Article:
There will be lots of barriers in moving forward but don’t take no for an answer. Some excuses you will hear—we don’t have money for that, no one will sign up, we don’t have a code to pay for it, the system isn’t set up for that, quality can’t be measured, and my favorite, no one will do it unless they are paid more. None of them is an acceptable excuse to do nothing. Dig into the weeds and find a way. You will find a lot of help inside and outside the agency, as long as the goal is improving the lives of your clients and responsible stewardship of tax dollars.
Admit when you’re wrong and fix it. Our state’s Medicaid program wasted billions of tax dollars and years of poor health outcomes for clients while your predecessors and their staff refused to see the overwhelming evidence that capitated managed care was failing. Despite overwhelming evidence, they remained stuck (some are still trying to return to that failed model). Don’t fall into that trap.
Data, data, data. Collect it, share it, analyze it, and follow it. Hear what it’s saying and act on it without fear or favor. Understand the limitations of data, what gets measured and what doesn’t, what we have evidence for and what we don’t, but never let that be a reason to do nothing. We will never have enough data, but there are always signs. Your best defense to the naysayers is good data, carefully and transparently analyzed, that leads to the right option. Show us your math and listen to ours, we may see something you missed.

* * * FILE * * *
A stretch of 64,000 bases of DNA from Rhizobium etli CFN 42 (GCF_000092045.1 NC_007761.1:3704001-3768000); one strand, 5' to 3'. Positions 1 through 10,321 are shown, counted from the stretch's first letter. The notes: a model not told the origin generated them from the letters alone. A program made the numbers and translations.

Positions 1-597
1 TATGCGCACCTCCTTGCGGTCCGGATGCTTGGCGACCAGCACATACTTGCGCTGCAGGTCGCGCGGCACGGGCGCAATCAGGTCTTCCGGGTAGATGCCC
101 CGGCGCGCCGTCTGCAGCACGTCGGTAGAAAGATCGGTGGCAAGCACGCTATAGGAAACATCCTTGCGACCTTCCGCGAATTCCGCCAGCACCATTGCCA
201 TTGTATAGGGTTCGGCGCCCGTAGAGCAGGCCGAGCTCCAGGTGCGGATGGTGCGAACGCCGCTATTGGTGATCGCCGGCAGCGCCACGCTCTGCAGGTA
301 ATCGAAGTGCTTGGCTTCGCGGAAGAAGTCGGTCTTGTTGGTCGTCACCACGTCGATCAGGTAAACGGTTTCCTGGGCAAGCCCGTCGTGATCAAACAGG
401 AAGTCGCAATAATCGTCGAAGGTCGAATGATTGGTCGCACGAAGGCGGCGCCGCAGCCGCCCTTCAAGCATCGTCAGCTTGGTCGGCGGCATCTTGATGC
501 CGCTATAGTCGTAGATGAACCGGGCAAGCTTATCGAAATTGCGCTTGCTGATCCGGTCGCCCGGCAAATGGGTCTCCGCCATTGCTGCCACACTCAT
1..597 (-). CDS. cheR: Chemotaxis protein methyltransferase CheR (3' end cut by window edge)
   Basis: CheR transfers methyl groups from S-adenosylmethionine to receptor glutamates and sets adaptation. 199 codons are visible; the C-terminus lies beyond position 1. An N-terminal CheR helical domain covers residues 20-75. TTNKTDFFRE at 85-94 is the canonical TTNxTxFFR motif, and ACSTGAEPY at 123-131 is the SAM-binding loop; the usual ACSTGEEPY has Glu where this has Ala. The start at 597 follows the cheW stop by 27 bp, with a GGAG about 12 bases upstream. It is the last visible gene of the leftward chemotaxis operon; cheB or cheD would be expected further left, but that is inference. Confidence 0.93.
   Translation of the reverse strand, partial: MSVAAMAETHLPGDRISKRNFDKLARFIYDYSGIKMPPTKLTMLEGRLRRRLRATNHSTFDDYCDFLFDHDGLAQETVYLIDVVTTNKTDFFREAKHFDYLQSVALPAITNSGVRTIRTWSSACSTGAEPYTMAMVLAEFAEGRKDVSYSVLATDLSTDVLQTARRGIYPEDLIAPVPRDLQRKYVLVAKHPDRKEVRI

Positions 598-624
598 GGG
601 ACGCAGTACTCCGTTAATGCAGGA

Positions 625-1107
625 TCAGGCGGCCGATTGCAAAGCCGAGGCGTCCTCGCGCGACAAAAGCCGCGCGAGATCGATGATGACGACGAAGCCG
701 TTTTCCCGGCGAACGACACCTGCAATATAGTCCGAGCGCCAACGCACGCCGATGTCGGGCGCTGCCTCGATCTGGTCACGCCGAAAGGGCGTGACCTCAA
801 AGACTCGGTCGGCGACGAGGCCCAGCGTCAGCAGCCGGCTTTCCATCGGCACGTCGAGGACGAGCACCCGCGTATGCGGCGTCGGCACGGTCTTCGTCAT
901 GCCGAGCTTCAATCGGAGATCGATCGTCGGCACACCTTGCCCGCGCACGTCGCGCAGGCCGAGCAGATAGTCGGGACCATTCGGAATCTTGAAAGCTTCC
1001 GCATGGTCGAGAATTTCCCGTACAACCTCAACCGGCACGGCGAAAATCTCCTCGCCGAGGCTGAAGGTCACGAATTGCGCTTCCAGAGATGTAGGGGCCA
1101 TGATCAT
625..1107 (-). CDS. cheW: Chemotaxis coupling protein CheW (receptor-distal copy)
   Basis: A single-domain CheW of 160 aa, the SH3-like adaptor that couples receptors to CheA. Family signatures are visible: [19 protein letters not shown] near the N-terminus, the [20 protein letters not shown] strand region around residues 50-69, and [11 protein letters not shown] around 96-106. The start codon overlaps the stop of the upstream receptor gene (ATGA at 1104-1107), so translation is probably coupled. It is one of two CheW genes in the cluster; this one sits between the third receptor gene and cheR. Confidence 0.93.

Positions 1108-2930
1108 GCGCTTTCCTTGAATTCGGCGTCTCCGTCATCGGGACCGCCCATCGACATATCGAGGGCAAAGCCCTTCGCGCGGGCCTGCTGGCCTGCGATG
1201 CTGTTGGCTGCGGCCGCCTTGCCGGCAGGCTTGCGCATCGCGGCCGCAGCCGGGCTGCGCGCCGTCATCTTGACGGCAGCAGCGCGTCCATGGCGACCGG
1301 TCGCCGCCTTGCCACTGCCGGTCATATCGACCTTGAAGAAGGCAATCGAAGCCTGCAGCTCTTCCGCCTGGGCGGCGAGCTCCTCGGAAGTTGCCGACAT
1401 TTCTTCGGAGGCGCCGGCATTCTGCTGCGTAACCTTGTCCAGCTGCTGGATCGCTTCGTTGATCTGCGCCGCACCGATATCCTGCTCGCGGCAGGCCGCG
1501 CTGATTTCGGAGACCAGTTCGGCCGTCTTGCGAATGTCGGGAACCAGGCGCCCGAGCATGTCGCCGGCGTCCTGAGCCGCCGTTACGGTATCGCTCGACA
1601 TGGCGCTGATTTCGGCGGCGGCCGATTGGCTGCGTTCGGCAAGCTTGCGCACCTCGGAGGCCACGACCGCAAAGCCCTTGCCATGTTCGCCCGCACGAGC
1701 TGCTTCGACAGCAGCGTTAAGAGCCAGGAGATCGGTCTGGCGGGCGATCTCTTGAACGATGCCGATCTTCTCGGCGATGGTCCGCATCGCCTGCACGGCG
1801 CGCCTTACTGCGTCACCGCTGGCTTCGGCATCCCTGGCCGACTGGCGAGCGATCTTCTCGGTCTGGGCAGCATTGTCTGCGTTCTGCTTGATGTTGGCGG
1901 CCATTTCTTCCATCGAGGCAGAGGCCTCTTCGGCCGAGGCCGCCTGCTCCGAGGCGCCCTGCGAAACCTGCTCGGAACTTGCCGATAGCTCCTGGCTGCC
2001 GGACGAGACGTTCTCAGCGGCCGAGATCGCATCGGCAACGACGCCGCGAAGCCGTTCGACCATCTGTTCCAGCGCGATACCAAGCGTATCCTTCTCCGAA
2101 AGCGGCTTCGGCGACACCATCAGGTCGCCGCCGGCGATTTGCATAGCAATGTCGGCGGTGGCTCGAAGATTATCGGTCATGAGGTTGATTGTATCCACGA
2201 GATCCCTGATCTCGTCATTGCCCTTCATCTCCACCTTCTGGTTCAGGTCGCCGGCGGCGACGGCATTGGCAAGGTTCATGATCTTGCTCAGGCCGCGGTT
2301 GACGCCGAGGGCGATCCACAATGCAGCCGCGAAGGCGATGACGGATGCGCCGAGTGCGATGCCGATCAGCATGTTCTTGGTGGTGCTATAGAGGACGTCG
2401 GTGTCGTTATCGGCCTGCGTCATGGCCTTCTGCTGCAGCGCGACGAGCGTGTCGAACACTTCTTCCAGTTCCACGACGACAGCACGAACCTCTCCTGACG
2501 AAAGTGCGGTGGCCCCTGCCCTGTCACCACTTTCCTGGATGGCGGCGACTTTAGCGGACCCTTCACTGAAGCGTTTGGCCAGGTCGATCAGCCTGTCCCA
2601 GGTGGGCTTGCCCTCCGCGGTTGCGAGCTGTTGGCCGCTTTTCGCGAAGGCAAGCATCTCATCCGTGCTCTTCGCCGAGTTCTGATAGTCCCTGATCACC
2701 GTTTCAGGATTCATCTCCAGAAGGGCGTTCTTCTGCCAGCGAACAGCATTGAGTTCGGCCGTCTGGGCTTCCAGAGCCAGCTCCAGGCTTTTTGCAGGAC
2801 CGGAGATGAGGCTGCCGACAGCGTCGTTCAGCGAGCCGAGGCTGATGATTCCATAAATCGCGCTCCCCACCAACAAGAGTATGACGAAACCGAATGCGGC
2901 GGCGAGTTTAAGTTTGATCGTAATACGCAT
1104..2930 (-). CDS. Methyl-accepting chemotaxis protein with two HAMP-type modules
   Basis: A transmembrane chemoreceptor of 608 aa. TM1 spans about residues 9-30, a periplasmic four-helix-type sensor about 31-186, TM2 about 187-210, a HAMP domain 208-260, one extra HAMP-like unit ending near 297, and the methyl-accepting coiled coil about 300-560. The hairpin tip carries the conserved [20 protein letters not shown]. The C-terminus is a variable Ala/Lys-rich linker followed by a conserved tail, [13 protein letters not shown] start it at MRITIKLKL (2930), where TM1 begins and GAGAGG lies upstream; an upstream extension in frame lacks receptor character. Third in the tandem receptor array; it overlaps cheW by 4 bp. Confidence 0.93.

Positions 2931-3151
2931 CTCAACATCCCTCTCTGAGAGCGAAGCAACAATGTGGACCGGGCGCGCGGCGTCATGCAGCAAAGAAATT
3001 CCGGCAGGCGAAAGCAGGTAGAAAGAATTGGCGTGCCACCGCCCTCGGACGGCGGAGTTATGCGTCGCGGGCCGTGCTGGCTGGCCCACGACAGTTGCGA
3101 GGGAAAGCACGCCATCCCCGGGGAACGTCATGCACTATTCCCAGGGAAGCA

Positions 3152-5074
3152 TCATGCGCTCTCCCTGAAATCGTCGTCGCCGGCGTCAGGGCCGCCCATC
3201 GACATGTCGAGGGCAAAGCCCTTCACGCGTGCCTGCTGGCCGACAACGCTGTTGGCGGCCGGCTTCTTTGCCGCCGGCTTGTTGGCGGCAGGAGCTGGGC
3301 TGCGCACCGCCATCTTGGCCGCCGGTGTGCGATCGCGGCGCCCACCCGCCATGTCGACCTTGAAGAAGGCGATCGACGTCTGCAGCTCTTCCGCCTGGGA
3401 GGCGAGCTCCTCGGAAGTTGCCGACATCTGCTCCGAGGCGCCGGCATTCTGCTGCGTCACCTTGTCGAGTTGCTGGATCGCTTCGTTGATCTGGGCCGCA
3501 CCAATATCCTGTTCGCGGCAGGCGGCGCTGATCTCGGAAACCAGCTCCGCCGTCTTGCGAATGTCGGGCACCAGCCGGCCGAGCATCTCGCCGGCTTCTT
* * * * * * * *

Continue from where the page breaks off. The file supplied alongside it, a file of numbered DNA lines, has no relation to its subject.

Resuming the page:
Accountability is hard. You will have to balance holding providers accountable for quality and efficiency with the fact that we can’t lose anyone from this program. Medicaid is too important to lose anyone. You have to give everyone a reason, and the tools, to improve. Stay constructive and rely on the data.
I am an advocate, so there is also a list of policy dos and don’ts. Many I covered last year in my advice to your boss. Do not return to the failed capitated managed care model or the even worse provider risk payment models. Asset tests for Medicare Shared Savings is an administrative nightmare, will be costly, and will crowd-out more important things your staff needs to be doing. Despite progress by your predecessor, serious administrative problems persist especially in enrollment, renewals, customer service and you are being sued over the transportation mess.
It’s a big job but there is an army of people that want to help. In his first week or two, Commissioner Bremby was presented with results of a study outlining big problems in his agency’s operations and real-world recommendations to fix the problems that are working in other states. He listened carefully, asked great questions and then got to work. DSS has now implemented almost all the recommendations and the program is better for it. But Connecticut thoughtleaders have offered you a wealth of advice. You don’t have to do this the hard way.
EDITOR’S NOTE: Gov. Ned Lamont has yet to nominate someone to the position. DSS Commissioner Roderick Bremby has agreed to stay on until Lamont announces a replacement.
Ellen Andrews, PhD, is the executive director of the CT Health Policy Project. Follow her on Twitter @CTHealthNotes.